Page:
Four timely tire tips to keep teenage drivers safer

Getting a driver?s license is a pivotal moment for many teens, and with the privilege of driving comes greater freedom and independence. For parents, this can be both a moment of great pride and overwhelming anxiety.

In 2012, the National Highway Traffic Safety Administration reported that drivers 19-years-old and younger were more likely to be involved in motor vehicle collisions than any other driver on the road.

According to NHTSA, teens are three times more likely to get into an accident than drivers over the age of 20.

It?s not surprising that teen drivers fall into a higher collision risk category given their inexperience. Additionally, teens are more likely to speed, text, drive without a seat belt and they typically maintain a closer following distance than more seasoned drivers.

?Taking the time to talk to teens about their driving practices can help prevent accidents,? says Bob Abram, product planning manager for Yokohama Tire Corp., maker of a variety of truck and car tires. ?Teaching teens about proper vehicle maintenance?especially tires?is also important and often overlooked.?

Abram says tire maintenance is crucial because tires have an enormous effect on braking, steering, comfort and handling.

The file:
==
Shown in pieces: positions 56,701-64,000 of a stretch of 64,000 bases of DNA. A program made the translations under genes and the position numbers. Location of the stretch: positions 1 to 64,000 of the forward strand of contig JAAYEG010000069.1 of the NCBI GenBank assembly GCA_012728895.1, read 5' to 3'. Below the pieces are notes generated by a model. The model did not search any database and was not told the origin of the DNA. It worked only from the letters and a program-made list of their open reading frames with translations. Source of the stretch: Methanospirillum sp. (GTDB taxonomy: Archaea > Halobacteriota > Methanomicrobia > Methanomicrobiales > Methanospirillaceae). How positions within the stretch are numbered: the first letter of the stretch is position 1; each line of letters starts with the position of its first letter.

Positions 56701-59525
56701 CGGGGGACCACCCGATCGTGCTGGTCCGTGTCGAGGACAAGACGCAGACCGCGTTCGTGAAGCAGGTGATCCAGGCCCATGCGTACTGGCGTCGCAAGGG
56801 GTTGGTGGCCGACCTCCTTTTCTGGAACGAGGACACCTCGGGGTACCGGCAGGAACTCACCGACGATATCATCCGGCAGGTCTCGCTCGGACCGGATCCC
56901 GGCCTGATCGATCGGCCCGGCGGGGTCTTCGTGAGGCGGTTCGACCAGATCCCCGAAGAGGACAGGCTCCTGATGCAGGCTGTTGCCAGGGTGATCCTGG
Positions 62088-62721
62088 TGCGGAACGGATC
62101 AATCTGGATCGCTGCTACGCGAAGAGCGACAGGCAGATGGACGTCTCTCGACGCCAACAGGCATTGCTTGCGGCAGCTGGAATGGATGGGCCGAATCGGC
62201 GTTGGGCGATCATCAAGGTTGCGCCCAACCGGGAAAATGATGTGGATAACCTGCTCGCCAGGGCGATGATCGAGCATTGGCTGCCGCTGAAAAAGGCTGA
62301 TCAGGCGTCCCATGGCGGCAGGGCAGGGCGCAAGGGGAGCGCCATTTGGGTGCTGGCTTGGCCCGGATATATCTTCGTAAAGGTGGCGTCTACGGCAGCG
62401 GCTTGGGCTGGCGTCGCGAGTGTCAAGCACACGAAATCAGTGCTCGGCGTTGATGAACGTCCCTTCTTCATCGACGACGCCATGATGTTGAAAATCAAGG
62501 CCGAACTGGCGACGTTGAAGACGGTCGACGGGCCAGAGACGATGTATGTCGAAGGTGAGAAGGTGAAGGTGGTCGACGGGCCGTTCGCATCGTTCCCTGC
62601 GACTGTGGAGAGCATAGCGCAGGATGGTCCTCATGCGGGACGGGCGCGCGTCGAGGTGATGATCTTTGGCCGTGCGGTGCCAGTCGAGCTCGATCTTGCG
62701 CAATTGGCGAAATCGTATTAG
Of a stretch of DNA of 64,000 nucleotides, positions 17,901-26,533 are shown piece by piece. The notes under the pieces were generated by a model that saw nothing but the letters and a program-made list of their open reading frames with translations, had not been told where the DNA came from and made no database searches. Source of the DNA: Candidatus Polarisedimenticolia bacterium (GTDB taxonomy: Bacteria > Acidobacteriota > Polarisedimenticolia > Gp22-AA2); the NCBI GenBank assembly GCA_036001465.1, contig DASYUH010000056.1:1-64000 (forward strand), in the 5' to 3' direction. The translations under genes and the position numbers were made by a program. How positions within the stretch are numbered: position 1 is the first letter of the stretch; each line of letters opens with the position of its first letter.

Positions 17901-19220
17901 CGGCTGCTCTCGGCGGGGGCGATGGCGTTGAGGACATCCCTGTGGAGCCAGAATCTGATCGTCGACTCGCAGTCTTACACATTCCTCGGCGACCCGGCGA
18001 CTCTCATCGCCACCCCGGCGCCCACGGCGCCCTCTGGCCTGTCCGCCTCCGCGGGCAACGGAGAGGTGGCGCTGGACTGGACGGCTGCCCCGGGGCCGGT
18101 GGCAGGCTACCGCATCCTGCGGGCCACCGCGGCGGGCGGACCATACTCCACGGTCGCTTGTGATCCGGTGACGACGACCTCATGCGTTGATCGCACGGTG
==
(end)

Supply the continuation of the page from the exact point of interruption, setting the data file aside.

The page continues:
?Unfortunately, tires are not always top-of-mind when it comes to routine vehicle upkeep. When tires are inflated appropriately and wheel alignment adjusted correctly, the driver has better control. Improper alignment causes uneven tread wear and reduces the life of a tire.?

Underinflated tires can also increase the stopping distance of a vehicle, warns Abram. ?Taking care of your tires properly can help prevent skidding, aid in emergency stops and traffic avoidance maneuvers, as well as provide more traction on wet roads.?

Abram reiterates that parents should teach teens about tire care to optimize vehicle control and maximize safety. Here are a few of his rules of thumb concerning tire care:

? Tires must be replaced before the tread wears down below 2/32 of an inch. A quick and easy tread test involves placing a penny into the grooves of the tire. If Lincoln?s head is completely visible, the tires should be replaced.

? Check tire pressure at least once a month. Consult the vehicle?s owner?s manual or placard on driver?s door to determine proper tire pressure. Tire pressure should be checked when the tires are cold.

? Alignment should be checked at least once a year or if the vehicle is pulling to one side to avoid uneven wear on tire tread. Tire balance should also be monitored.

? Regular rotation of tires promotes even wearing of tread. Tires should be rotated every 5,000 to 8,000 miles.

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